Kalaeloa Fair Aids Breast Cancer Patients And Keiki In Need
Holiday season is on the way, and along with it come opportunities to help the less fortunate and to have lots of fun while doing so.
The second annual West Oahu Festival will run from 4 to around 10 p.m. Oct. 26 at Kalaeloa Raceway Park. Put on by Ohana and Friends of West Oahu, the paniolo fair’s lineup includes ono food, live entertainment, display vehicles, a mechanical bull ride, a petting zoo, produce from Aloun Farms, a cook off and contests with cash prizes including: moon pie eating, Daisy Duke look-alike, most outrageous and ridiculous belt buckle, belly flop and horse drag race.
Highlight will be the demolition derby, benefiting Susan G. Komen Breast Cancer Foundation. (Register to join the events at krphawaii.com.)
“Our hearts and spirits are in serving our community,” said Ohana and Friends of West Oahu secretary Patty Kahanamoku Teruya.
“We want to showcase our West Oahu plains, so we invite our tourist ohana and everyone to come out and experience this upcoming festival and enjoy the activities we have planned for your family.”
The seeds that would blossom into Ohana and Friends were sown 25 years ago, when Polly “Granny” Grace, now the organization’s vice president, decided to share some aloha with the under-served folks along the Waianae Coast. She raised funds and gathered homeless children and their families for a Keiki Christmas program at Maili Beach Park, where she provided food, keiki rides, clothing and a wrapped Christmas gift for all 1,500-plus in attendance.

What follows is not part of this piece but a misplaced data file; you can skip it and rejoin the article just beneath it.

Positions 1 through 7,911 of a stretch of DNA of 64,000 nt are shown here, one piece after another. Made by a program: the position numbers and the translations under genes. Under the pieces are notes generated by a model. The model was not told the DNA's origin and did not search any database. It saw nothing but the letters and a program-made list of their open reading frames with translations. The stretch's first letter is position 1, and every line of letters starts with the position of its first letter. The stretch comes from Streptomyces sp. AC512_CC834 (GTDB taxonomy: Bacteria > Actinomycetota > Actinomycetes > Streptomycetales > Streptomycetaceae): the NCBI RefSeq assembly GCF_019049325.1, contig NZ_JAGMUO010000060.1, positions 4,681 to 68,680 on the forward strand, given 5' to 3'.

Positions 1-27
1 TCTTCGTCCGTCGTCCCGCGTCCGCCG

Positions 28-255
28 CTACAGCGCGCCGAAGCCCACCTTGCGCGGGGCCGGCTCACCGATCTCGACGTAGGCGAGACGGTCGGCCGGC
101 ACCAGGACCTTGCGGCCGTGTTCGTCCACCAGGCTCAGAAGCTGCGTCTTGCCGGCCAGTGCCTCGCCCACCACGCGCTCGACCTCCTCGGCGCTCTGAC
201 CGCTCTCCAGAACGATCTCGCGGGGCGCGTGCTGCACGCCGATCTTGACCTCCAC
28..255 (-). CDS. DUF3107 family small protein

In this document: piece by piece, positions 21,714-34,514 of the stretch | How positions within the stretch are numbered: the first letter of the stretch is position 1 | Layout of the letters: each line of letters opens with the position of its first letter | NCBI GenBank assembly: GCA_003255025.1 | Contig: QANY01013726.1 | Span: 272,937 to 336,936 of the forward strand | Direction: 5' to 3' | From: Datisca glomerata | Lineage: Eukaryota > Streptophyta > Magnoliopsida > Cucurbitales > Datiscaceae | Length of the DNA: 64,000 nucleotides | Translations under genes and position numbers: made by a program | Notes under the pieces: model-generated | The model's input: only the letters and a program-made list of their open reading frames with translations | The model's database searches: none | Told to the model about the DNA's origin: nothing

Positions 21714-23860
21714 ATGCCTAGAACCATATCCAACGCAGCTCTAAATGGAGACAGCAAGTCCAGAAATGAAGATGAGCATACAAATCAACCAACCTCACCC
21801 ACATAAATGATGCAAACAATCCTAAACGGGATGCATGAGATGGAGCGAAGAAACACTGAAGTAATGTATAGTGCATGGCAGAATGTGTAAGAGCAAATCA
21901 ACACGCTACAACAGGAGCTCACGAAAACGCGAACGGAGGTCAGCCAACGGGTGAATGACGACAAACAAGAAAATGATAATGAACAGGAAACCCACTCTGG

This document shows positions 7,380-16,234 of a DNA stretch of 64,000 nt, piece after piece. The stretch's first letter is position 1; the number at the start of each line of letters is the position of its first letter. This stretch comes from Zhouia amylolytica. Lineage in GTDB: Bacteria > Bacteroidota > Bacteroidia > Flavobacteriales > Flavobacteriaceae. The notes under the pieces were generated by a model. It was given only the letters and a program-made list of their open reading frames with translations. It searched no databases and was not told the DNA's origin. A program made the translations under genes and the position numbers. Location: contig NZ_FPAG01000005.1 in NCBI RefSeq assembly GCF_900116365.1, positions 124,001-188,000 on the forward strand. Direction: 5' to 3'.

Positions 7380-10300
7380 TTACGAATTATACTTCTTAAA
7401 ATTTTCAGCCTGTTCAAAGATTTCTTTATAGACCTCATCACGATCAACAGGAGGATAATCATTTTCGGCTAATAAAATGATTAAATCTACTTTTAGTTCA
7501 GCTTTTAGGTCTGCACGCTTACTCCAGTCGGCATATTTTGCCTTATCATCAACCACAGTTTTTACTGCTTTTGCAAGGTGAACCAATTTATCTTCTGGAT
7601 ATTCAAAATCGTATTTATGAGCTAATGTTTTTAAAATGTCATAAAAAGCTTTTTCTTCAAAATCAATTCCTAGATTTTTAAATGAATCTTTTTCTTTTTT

“As Granny got older (she’s now 77), it got harder for her to put together this program,” said Teruya. Plus the price of city park permits, tents, chairs and stages all have gone up. In response, “Granny,” her daughter-in-law Jeanette L. Grace (now president) and Teruya formed a nonprofit, with plans to continue serving West Oahu.
Now a formal organization, the group relocated Keiki Christmas to Kalaeloa Raceway Park at Barbers Point and, using 10 buses, they gather families from shelters for a day of Christmas cheer.
Ohana and Friends board members all live in West Oahu, and their mission is to work with businesses, schools, community groups, churches and government agencies to help their community through annual family-centered events and beach and stream cleanups.
“We have partnered with Nani O Waianae to do community cleanups and dispose of unwanted, illegal tires along the Waianae Coast,” noted Teruya. “We strongly promote education about our beaches and our environment. Our hearts are big, and we want to be able to participate with our community and continue to serve the best way that we can.”
The festival’s goal is to raise funds for the signature Keiki Christmas program, as well as drivers education scholarships for high school students and a quarterly beach and stream cleanup.
Tickets cost $10, but $5 less if you dress like a cowboy. Admission comes with free parking and a corn on the cob.
For more information about the event, visit kalaeloaracewaypark.com.